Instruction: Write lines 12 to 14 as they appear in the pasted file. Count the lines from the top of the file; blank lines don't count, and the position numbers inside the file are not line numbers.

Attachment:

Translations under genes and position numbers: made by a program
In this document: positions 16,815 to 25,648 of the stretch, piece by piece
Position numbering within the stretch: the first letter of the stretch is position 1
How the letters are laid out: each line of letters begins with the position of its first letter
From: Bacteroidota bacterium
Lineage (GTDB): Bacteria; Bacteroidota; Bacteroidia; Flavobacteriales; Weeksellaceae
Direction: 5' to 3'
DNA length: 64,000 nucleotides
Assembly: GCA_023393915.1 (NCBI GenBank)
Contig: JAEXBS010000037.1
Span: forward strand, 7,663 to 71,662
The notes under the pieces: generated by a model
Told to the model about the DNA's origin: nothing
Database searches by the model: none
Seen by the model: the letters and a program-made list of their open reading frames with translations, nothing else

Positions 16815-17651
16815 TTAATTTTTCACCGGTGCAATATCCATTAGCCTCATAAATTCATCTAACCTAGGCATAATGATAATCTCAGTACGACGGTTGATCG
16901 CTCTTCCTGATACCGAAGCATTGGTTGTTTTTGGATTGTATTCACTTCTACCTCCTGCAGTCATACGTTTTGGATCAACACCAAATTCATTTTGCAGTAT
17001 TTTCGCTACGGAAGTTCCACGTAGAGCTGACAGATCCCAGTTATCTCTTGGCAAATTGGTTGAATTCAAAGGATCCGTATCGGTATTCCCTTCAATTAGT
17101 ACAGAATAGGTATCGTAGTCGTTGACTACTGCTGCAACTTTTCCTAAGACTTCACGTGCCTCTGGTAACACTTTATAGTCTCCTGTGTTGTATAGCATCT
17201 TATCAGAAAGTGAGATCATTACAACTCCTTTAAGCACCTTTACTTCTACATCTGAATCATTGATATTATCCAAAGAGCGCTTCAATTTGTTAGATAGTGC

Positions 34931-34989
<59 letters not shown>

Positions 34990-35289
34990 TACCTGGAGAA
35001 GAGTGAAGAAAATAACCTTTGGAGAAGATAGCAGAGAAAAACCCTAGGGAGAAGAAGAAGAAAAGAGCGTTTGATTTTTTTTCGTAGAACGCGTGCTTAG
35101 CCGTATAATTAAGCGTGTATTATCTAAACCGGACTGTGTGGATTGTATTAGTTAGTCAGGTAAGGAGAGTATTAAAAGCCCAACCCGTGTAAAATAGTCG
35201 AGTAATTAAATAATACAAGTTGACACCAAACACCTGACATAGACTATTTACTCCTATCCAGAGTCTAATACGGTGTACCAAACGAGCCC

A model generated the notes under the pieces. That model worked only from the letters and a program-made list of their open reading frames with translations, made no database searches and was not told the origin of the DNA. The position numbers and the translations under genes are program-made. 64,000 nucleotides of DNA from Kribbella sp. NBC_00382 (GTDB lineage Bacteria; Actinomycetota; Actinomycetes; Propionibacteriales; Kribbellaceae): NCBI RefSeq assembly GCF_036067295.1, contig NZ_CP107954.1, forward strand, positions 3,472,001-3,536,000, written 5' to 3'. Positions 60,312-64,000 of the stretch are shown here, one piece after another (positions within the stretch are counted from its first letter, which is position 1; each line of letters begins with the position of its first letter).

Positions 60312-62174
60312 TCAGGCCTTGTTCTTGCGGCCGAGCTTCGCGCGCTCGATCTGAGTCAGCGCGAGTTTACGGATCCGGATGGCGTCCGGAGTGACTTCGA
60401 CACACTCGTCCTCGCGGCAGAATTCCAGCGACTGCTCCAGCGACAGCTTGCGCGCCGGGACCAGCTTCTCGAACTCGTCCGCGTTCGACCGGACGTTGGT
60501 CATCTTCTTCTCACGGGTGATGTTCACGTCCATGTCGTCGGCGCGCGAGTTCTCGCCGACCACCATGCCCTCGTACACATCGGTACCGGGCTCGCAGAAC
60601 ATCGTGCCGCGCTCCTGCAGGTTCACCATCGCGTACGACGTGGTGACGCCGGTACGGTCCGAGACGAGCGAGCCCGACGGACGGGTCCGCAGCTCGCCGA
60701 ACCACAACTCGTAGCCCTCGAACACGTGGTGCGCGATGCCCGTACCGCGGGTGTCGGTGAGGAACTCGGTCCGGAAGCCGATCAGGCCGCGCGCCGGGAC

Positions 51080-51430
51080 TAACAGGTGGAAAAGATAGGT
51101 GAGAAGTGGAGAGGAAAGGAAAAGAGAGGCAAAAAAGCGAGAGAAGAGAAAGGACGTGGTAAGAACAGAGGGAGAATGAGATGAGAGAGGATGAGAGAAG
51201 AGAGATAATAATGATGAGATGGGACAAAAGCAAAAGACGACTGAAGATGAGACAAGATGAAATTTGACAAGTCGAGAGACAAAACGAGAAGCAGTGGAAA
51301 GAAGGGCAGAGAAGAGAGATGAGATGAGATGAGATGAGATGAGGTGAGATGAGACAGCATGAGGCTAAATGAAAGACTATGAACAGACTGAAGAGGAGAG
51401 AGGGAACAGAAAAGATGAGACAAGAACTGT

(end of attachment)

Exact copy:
The notes under the pieces: generated by a model
Told to the model about the DNA's origin: nothing
Database searches by the model: none